Chrysler Rolls Out Plan To Get Smaller To Stabilize

Look for fewer ads for huge dealer incentives from DaimlerChrysler as it seeks to shrink the costly program as part of its effort to turn the company around after a $1.4 billion loss in 2006. Chrysler is also putting its money behind smaller vehicles, expecting that currently steady gas prices will rise again.

Tom LaSorda, CEO of Chrysler Group, told a press conference yesterday that incentive programs in which Chrysler was offering an average of $4,250 per vehicle (industry average is $2,200), resulted in negative net pricing.

The plan, he said, is to reduce dealer count by 10% to 15% to improve dealer profitability by introducing a raft of new products and a major reduction in truck volume--thereby lowering both incentives and inventory, especially among the slow-selling SUVs and trucks.

"We have 32 nameplates today," he said. "We would be looking at reducing nameplates in specific segments, at least by 20%." Don't look for hybrids to be among them too soon, though, since a deal Chrysler made with General Motors and BMW last year means GM will benefit from hybrids first with vehicles like the Saturn Aura Green Line, which comes out this spring.



"The sequence will be: first, GM, then Chrysler, then Mercedes, then BMW," said DaimlerChrysler CEO Dieter Zetsche.

Zetsche said the key to Chrysler Group's turnaround would be more such deals like the one it has with Volkswagen to build minivans in North America for VW's dealers and a recent agreement with Chery Automobile Company of China, as well as the rollout of smaller, more fuel-efficient cars and crossovers.

It plans to shut the Newark, Del., assembly plant that makes the slow-selling Durango and Chrysler Aspen trucks, for example.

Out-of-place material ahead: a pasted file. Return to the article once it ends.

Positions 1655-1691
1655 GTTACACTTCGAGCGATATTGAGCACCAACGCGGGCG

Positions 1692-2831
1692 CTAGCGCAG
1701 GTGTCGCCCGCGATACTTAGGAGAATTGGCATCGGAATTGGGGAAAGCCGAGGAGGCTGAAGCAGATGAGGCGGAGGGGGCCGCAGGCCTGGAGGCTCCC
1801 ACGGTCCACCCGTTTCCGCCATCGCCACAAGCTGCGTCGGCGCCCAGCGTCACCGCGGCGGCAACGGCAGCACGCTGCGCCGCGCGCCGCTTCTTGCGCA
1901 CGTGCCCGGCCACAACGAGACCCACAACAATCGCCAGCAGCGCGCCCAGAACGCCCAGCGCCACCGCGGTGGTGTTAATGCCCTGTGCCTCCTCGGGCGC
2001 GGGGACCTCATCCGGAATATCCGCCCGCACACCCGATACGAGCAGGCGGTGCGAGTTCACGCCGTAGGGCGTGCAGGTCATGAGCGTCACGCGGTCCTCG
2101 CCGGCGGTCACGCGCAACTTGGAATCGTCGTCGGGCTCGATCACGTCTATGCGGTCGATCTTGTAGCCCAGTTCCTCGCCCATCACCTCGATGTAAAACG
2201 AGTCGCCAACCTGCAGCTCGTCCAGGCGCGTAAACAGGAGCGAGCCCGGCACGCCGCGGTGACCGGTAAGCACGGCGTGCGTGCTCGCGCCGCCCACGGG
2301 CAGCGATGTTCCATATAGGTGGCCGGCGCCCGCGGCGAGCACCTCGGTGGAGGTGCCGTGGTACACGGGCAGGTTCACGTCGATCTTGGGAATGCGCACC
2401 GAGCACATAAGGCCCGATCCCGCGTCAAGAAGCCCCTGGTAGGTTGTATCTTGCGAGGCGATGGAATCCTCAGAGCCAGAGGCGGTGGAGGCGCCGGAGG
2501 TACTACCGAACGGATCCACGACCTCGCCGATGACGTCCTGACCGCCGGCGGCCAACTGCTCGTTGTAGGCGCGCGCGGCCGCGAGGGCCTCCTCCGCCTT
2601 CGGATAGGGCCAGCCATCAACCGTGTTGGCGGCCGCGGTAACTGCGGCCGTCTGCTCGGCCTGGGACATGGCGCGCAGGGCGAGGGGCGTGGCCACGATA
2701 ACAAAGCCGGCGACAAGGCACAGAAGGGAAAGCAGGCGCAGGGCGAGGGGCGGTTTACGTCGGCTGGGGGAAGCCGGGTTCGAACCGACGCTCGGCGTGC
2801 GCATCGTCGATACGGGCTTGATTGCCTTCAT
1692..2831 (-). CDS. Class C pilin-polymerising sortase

LaSorda added that a $3 billion investment in power train technology will precede the rollout of 20 new and 13 refreshed vehicles over two years. Among them: new Chrysler Town & Country and Dodge Grand Caravan minivans; and Dodge's new mid-sized sedan Avenger, which replaces the Stratus; the convertible version of the recently launched Chrysler Sebring; and a new version of the Jeep Liberty compact SUV.

Todd Turner, president of Car Concepts, Los Angeles, says leadership at Chrysler is an issue, especially in trying circumstances.

"My worry has been that the top of the leadership [at Chrysler Group] is not terribly dynamic. Right now they need someone much more gregarious. It's critical because a strong, charismatic leadership helps create a culture and environment where one feels one is the best, and that comes through in marketing communications, with dealers, and with customers and brand identity."

The strategy of expanding the portfolio toward smaller vehicles makes sense, he says, and recent sales numbers for such vehicles as Dodge Nitro, Jeep Compass and Chrysler Sebring aren't necessarily a fair reflection of how the strategy will work because it's early in the game. "We have to be cautious because everything was introduced last October," Turner adds.

The large incentives Chrysler has been putting on certain vehicles doesn't make it easier to suss out how the new vehicles are doing, notes Turner. The Jeep Compass is selling strongly, having accounted for 5,000 units delivered in December.

But as shockingly well as the new Wrangler unlimited four-door is doing, less clear is where the sales are coming from. Turner says sales of the vehicle are up 100%, though sales of the Jeep Liberty compact SUV are down, "which may be due to the new Wrangler. And sales of the Grand Cherokee are down, because they sold so many of the Jeep Commander SUVs in January, because of incentives."

As part of the plant closings and reorganization, Chrysler said 13,000 employees, or 16% of its work force, would lose their jobs by the end of 2009, including 11,000 hourly workers.

Parent DaimlerChrysler also said it would not rule out a sale of the division.

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